Dark pattern guidelines impact on intermediaries: a regulatory khichadi

The Central Consumer Protection Authority issued the Guidelines for Prevention and Regulation of Dark Patterns, 2023 (‘Dark Pattern Guidelines’) on 30th November 2023 to provide for prevention and regulation of dark patterns. The Dark Pattern Guidelines are introduced to protect the interests of consumers from the unfair practices adopted by various e-platforms and online companies.

What is dark pattern?

The term ‘dark pattern’ was introduced by Harry Brignull in 2010. It refers to certain User Interface/ User Experience Design (‘UI/UX’) crafted by the online companies to manipulate or deceive the users into making specific choices which may not be in their best interest. These tactics are adopted by different platforms to influence the choices of consumers for their own commercial gains. For instance, many times the shopping platforms like Amazon, Flipkart, etc. creates a sense of scarcity of certain products to create an impression in the minds of consumers that certain article is in great demand. Another practice is confirm shaming where platforms create a guilt in the mind of the user for not acting in a certain manner. For instance, Duolingo uses a crying owl figure when one leaves the services. Facebook and Google were found using dark patterns by confirm shaming, where they often pre-select the options or disable the privacy protection options without telling the user about the negative consequences of the same. These activities create a psychological barrier in the minds of user for not going through the checked boxes. Other examples of dark patterns could be nagging, trick questions, pre-selections, friend spam etc. The issue with these patterns are that they play with human psychology to drive profits. Since these dark patterns are cleverly crated to pop-up at intended situations, the experts have been calling them as “worryingly effective”. However most of the time intermediary platforms consider these tactics as business strategies rather than unfair trade practices.

Dark Pattern Guidelines

The Department of Consumer Affairs issued warning against platforms which are engaging into ‘unfair trade practices’ by implementing dark patterns in their user interfaces. The Department found these practices against the consumer rights under Section 2(9) of the Consumer Protection Act, 2019. In furtherance to that, the Department issued the aforementioned Dark Pattern Guidelines to regulate the dark patterns on e-platforms.

[Image Sources: Shutterstock]

Consumer Protection

These guidelines are applicable on ‘all the platforms’ offering goods and services in India, advertisers and sellers. The guidelines provide a wide definition of dark pattern under Guidelines 2(1) (e). The essential elements of dark patterns as given under the definition are, a) these are practices or deceptive design patterns; b) on any platform; c) the object of such practices is to mislead or trick the users to do something they are not initially intending to do; d) this is done by manipulating the consumer autonomy and decision making power of the user; and e) this would amount to unfair trade practice or violation of consumer rights. Further, the guidelines also provide for specified dark patterns under Annexure I of the guidelines. The specified dark patterns include false urgency, basket sneaking, confirm shaming, forced action, subscription trap, interface interference, bait and switch, drip pricing, nagging, trick questions, Saas billing and rogue malwares. All these practices are prohibited under Guideline 4, which provides for a blanket provision applicable on all persons including platforms.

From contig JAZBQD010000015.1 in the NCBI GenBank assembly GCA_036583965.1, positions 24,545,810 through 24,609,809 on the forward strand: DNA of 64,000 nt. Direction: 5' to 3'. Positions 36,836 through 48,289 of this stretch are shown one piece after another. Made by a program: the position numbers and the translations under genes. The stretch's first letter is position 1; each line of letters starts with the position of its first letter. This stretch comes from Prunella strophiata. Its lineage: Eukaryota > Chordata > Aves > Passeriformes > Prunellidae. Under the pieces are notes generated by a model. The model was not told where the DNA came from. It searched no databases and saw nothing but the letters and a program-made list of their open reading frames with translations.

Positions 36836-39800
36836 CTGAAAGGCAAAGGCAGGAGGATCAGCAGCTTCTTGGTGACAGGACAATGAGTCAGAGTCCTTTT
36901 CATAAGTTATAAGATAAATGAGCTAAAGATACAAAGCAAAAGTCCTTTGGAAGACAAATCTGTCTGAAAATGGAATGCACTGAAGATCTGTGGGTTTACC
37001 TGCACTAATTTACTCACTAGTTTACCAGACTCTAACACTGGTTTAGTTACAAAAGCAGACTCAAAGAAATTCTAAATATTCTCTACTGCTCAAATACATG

Impact on intermediaries

The Guidelines defines the term ‘platform’ under Guidelines 2(1) (g) as the definition under Consumer Protection (E-commerce) Rules, 2020. These rules defines platform in a very broad manner as,

“An online interface in the form of any software including a website or a part thereof and applications including mobile applications.”

According to the report by Asia Internet Coalition (‘AIC’), the issue with this definition is that it includes all the intermediaries which are covered under the safe harbor protection under Section 79 of the Information and Technology Act, 2000. The E-Commerce Rules allows the safe harbor protection under Rule 5. However since the Dark Pattern Guidelines does not clarify the position of intermediaries, they can be held responsible for the actions of third party on their platforms. The experts suggested that this would also against the principle of ease of doing business. One of the main reasons is that since e-commerce platforms and internet intermediaries are governed by a bunch of different legislations under different sectors such as Information and Technology Act, 2000, Digital Personal Data Protection Act, 2023 and e-commerce rules. There is a greater chance of regulatory overlap with respect to dark patterns in India for these intermediaries. In order to protect the interest of intermediaries which are legal compliant with the safe harbor provision, the guidelines needs to include an exception for such intermediaries under the definition of ‘platforms’.